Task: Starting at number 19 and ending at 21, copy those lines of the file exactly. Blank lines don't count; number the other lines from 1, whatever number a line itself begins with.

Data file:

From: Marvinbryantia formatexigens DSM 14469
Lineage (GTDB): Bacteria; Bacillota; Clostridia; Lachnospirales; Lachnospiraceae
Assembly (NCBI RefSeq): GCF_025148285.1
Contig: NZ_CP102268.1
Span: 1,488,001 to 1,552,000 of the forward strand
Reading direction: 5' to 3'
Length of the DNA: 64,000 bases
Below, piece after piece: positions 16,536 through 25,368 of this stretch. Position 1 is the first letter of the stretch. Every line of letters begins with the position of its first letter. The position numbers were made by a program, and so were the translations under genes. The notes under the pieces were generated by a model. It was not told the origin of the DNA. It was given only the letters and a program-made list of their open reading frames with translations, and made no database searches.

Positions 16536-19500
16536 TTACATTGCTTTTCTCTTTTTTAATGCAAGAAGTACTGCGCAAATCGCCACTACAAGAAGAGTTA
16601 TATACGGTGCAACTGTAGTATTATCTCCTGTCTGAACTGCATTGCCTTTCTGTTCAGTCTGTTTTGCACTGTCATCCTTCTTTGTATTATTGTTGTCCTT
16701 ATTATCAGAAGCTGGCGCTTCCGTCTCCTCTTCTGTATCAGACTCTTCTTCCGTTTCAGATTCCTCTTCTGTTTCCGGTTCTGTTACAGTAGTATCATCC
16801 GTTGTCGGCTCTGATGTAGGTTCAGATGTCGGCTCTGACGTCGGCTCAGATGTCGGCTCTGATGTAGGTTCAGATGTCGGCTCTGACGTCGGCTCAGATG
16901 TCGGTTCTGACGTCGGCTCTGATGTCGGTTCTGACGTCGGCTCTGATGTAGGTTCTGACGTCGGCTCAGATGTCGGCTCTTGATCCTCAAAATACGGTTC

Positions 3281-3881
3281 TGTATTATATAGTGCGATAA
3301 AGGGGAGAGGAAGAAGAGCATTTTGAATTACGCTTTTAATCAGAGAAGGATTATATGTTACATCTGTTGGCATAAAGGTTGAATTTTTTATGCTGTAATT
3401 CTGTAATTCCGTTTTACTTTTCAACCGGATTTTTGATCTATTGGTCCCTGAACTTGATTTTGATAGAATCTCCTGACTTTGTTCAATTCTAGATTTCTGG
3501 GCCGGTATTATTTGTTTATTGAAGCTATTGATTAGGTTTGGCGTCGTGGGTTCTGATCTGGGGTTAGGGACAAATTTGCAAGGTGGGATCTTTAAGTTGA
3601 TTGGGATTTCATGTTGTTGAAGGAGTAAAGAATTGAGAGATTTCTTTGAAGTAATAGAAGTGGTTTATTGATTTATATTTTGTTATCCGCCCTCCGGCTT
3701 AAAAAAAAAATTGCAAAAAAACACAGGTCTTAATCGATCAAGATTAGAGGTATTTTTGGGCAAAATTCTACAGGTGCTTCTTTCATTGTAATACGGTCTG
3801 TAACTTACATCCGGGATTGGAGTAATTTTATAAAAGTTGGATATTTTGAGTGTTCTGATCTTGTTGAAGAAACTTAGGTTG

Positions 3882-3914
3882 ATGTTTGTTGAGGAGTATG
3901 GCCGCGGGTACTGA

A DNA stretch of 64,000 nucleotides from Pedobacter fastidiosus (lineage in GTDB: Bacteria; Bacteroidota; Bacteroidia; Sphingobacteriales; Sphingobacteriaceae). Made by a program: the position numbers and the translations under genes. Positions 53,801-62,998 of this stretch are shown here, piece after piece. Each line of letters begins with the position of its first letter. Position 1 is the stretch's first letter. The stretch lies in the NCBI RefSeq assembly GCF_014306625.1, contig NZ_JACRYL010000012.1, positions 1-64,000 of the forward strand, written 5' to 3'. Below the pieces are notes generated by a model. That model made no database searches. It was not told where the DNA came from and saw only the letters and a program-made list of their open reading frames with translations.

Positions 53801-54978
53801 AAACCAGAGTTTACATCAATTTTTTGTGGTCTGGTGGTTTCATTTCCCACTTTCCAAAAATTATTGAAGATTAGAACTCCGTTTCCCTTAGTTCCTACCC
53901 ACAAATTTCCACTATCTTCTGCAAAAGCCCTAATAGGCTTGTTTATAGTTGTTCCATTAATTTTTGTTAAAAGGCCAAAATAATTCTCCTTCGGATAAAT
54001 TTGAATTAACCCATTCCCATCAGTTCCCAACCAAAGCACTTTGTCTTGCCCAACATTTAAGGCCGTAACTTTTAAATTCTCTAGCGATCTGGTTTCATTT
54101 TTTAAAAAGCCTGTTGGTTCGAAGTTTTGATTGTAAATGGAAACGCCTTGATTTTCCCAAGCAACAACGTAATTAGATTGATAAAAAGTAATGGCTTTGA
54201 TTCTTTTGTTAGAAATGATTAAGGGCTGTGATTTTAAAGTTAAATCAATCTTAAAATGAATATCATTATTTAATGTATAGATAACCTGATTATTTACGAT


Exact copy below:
3501 GCCGGTATTATTTGTTTATTGAAGCTATTGATTAGGTTTGGCGTCGTGGGTTCTGATCTGGGGTTAGGGACAAATTTGCAAGGTGGGATCTTTAAGTTGA
3601 TTGGGATTTCATGTTGTTGAAGGAGTAAAGAATTGAGAGATTTCTTTGAAGTAATAGAAGTGGTTTATTGATTTATATTTTGTTATCCGCCCTCCGGCTT
3701 AAAAAAAAAATTGCAAAAAAACACAGGTCTTAATCGATCAAGATTAGAGGTATTTTTGGGCAAAATTCTACAGGTGCTTCTTTCATTGTAATACGGTCTG